You can see how his deception mechanism was something that he viewed as inevitable, even if it was of his own making. He avoided acknowledging any responsibilities so he built something that would allow him to think of himself as trapped, and justify anything he’d do, and avoid responsibilities, and keep up the deception – all in a perfect loop. He liked to think he couldn’t stop lying, because what else was there apart from lies? nothing. It was easier to kill people than kill his own lies. If he didn’t kill them, and they exposed him, that would have made his whole construction pointless, to his own eyes. He couldn’t bear that. He couldn’t kill himself, either, as long as his family was alive, because that too would have exposed the lies, and made his deception pointless… so he felt trapped. By killing them, he did something so evil that it somehow justified in his mind all he had done up til then. That was the most inevitable outcome, in his mechanism.

He “had to” take decisions that were increasingly worse so that they could somehow vindicate the pointlessness of the initial one.

Totally insane, but with is own relentless inverse logic. It’s like he was addicted to that feeling of inevitability, even as he took the worst possible decisions, they had to appear inevitable to him, not his own choosing. Maybe that’s why he says even prison is more tolerable – the quote in that CNN review shai linked to. His own lies were not a perfectly self-enclosed mechanism, they were still open to that intolerable choice of the alternative, telling the truth. Prison is total inevitability with no alternatives, and no future choices to make. So paradoxically in prison he’s “free” and happy… It’s the ultimate in self-serving lies.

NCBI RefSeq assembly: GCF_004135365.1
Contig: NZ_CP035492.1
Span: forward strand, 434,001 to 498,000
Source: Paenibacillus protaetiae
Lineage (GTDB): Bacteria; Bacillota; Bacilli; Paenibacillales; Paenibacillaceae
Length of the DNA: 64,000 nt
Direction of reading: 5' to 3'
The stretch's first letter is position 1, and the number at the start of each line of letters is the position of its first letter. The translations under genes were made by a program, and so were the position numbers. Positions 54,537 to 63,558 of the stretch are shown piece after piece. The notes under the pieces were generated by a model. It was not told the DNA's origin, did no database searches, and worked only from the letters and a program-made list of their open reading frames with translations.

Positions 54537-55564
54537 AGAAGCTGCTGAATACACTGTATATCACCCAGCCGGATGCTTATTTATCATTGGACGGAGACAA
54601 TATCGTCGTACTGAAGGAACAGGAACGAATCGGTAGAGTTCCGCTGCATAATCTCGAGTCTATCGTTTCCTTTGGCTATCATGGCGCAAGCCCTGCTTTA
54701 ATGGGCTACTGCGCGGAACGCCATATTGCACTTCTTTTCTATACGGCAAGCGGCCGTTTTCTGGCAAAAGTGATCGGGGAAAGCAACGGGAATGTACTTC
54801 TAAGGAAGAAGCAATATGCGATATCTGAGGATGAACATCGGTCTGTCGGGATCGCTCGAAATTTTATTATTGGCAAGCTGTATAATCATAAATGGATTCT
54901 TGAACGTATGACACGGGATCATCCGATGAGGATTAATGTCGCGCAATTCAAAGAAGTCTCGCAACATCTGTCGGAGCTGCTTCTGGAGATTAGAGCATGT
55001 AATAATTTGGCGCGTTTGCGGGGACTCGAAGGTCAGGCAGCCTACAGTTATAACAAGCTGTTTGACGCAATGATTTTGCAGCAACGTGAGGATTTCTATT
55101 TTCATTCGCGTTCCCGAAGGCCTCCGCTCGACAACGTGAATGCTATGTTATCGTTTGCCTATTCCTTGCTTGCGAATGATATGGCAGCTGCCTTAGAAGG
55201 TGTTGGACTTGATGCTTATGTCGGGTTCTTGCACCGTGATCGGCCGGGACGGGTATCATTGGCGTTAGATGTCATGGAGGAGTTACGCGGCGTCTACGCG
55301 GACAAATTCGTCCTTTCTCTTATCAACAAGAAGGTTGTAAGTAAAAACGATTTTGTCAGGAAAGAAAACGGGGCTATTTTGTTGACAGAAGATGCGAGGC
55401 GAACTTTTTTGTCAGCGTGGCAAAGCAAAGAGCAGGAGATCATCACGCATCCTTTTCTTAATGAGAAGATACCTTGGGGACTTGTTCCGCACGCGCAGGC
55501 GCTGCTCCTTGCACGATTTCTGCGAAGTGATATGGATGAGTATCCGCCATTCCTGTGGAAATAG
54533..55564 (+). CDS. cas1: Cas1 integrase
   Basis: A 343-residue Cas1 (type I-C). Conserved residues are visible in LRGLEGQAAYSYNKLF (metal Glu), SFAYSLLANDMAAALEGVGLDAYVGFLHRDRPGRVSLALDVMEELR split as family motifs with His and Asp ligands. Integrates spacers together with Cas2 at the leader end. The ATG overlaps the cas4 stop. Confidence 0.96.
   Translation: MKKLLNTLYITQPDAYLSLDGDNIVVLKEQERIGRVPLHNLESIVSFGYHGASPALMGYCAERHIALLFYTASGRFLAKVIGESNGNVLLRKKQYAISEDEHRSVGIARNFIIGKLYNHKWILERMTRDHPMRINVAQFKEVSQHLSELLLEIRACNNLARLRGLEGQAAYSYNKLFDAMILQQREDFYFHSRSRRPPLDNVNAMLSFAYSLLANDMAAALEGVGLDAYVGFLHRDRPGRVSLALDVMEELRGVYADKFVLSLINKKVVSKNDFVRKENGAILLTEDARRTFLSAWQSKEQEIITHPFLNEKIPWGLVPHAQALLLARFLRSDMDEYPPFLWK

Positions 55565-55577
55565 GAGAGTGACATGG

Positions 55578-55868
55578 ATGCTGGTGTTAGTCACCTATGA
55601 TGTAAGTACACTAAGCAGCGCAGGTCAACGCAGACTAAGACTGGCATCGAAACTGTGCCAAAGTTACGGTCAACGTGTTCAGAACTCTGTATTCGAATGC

Oh well, maybe this is flattering the character too much with all this pseudo-existentialist reading, and the real killer was likely a lot less complex or interesting than the film (or novel) makes him look like. Auteil is just so good. But as a story, as a narration, it does haunt you with those questions, even at much more trivial and less tragic levels.


beluga 07.27.04 at 10:43 pm

note to cherylb: it’s life (perhaps) imitates *life* not fiction. the hacking case is still ongoing, of course, but the parallels are frightening. at least, the couple’s parents are unharmed, physically, but romand, the subject of the adversary, may have inadvertently done his parents a favor by murdering them & sparing them the pain of learning what their son/son-in-law’s been up to.